Combining personal essays, poems, and artwork, Bullying Under Attack delves into the causes of and reasons behind bullying, presenting the issues from the side of the bullies and the bullied.
I have read a few books about bullying, but none have ever made me so glad to have come of age in a time that preceded cyberbullying as Bullying Under Attack did. I was the token fat kid and teased mercilessly for it. I had few real friends and hated going to school, but at least I still had a sanctuary at home. The taunts and jabs couldn’t reach me there. There was no internet, no cellphone, no IMing or texting. While reading this book, I found myself wondering if I had come of age with today’s technology, would I have ended up like Ryan Halligan and so many other kids who simply couldn’t face another day of being ostracized and humiliated.
As I read, I found myself relating to so much of what was said.
“Even though he [the bully] affected my life in so many ways, I often wonder if I had any impact on his. It’s strange to think that I, who feared him every day, was probably a very miniscule part of his life. To him I was truly invisible.”
I’ve wondered this so many times about the bullies who teased me. I can still remember every word they said, but I doubt that they do. Katherine Dolgenos sums it up very truthfully:
“Bullying affects victims for years afterwards. I will remember these events for the rest of my life.”
And therein lies the greatest strength of this book – its writers. Teenagers who have been the victims and the bullies and the bystanders who did nothing because they were too afraid of becoming victims themselves. This book is effective because it is written by people who have experienced some aspect of bullying themselves, seen firsthand the damage it causes, the lives it destroys.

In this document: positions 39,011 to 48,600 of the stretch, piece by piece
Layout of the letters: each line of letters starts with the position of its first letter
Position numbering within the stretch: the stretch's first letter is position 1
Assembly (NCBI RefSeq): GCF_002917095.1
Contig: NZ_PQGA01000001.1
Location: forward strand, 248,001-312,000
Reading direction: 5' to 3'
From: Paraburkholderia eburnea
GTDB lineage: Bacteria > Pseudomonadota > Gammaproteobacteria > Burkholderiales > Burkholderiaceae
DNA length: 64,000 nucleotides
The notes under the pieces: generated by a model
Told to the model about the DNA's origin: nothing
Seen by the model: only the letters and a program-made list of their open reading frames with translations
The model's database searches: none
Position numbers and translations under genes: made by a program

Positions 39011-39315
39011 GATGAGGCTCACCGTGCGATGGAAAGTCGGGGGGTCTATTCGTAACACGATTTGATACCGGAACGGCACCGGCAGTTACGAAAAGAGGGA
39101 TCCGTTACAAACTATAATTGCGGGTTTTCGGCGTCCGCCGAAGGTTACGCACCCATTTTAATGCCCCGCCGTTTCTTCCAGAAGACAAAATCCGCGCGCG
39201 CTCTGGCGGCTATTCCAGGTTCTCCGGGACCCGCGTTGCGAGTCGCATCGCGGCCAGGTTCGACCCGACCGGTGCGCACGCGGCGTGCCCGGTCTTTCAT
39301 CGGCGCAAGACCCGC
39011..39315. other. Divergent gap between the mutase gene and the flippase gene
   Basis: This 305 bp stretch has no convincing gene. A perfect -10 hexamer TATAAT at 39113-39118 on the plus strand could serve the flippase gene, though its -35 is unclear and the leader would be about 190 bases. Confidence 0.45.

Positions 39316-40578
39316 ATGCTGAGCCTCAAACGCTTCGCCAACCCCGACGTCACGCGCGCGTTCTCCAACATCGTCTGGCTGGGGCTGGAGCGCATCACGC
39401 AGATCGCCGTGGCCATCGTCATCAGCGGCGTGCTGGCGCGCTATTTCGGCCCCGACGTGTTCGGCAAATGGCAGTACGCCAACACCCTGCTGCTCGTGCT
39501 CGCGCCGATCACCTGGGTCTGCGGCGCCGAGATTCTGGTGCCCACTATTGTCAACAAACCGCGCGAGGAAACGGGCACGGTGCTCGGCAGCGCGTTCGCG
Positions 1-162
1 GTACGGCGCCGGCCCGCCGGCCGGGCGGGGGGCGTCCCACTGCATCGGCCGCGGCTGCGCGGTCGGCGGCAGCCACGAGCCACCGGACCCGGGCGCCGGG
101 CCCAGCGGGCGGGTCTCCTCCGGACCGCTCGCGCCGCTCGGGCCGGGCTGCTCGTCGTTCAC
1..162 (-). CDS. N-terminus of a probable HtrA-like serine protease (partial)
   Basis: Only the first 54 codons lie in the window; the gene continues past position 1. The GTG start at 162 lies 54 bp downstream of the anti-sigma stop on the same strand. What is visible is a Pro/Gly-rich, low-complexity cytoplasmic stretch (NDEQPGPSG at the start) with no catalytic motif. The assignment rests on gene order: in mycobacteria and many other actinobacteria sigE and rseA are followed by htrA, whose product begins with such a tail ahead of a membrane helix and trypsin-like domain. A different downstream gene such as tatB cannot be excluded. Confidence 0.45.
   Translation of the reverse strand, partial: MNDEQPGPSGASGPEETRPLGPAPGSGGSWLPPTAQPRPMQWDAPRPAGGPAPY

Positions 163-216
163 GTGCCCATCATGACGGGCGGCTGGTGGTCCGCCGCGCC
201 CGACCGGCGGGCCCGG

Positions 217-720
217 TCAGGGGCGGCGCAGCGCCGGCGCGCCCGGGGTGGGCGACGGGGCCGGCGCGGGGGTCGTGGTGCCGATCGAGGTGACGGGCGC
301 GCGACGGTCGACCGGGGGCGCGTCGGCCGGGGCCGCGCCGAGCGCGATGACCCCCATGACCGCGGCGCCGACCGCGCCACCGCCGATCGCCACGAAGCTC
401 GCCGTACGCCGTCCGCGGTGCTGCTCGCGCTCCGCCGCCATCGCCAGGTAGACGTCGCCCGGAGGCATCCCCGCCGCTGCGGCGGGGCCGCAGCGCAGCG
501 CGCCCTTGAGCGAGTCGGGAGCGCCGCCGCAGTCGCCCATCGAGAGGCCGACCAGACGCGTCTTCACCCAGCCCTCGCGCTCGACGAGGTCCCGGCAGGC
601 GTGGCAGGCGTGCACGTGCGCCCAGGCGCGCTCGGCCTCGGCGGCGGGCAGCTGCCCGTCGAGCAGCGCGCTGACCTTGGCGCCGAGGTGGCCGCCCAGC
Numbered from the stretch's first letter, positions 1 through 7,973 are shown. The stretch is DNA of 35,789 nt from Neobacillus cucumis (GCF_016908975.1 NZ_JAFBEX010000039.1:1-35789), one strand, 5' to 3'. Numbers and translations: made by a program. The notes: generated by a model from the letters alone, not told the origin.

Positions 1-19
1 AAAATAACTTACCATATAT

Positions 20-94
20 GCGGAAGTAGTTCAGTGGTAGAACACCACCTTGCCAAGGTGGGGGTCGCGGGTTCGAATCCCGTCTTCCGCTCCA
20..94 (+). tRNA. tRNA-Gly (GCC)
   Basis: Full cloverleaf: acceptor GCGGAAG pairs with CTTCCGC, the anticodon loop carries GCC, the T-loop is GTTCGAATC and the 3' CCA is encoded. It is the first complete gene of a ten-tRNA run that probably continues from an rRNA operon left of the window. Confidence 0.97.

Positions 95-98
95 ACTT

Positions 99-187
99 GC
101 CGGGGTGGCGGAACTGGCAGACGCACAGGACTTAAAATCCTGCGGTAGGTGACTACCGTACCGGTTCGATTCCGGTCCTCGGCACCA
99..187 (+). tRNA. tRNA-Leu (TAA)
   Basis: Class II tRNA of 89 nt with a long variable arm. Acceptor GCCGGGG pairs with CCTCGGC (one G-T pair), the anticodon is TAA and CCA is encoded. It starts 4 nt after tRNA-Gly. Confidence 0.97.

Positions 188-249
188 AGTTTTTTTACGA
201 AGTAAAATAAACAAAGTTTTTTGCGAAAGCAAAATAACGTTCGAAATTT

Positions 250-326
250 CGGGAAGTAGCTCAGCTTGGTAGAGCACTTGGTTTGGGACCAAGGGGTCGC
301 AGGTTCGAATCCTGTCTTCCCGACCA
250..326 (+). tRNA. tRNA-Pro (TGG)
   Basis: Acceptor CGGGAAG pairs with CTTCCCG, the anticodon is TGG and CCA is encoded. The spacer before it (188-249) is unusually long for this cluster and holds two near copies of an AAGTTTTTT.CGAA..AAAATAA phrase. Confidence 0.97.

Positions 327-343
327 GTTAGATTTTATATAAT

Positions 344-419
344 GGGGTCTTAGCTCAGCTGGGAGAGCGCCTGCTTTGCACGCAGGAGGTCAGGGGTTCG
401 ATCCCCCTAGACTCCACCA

If I had to recommend only one contribution to this tremendous book, I think it would be I Want My Brother Back by Ellis Juhlin. This heartbreaking poem illustrates how bullies take something that is beautiful and alive and flourishing and smother until it wilts like a flower denied water and sunlight. The poem uses few words, but says so, so much. It’s terrible in its tragedy and devastating in its honesty.
Bullying Under Attack should be required reading in schools everywhere. And not just for the students. I was furious when I read the numerous accounts of bullying victims who reached out to teachers, principals, and even law enforcement only to be told to get over it. This should be the book discussed in English class, read during assemblies, carried in every backpack, and available on library shelves. We can’t learn from our mistakes if we don’t know what they are and how they affect others. Perhaps the more who read this book, the more they will take a stand against bullies, stop bullying others, or just reach out to a victim in need. This is an excellent book with the power to influence its readers and maybe, just maybe erase some of the hatred from this world.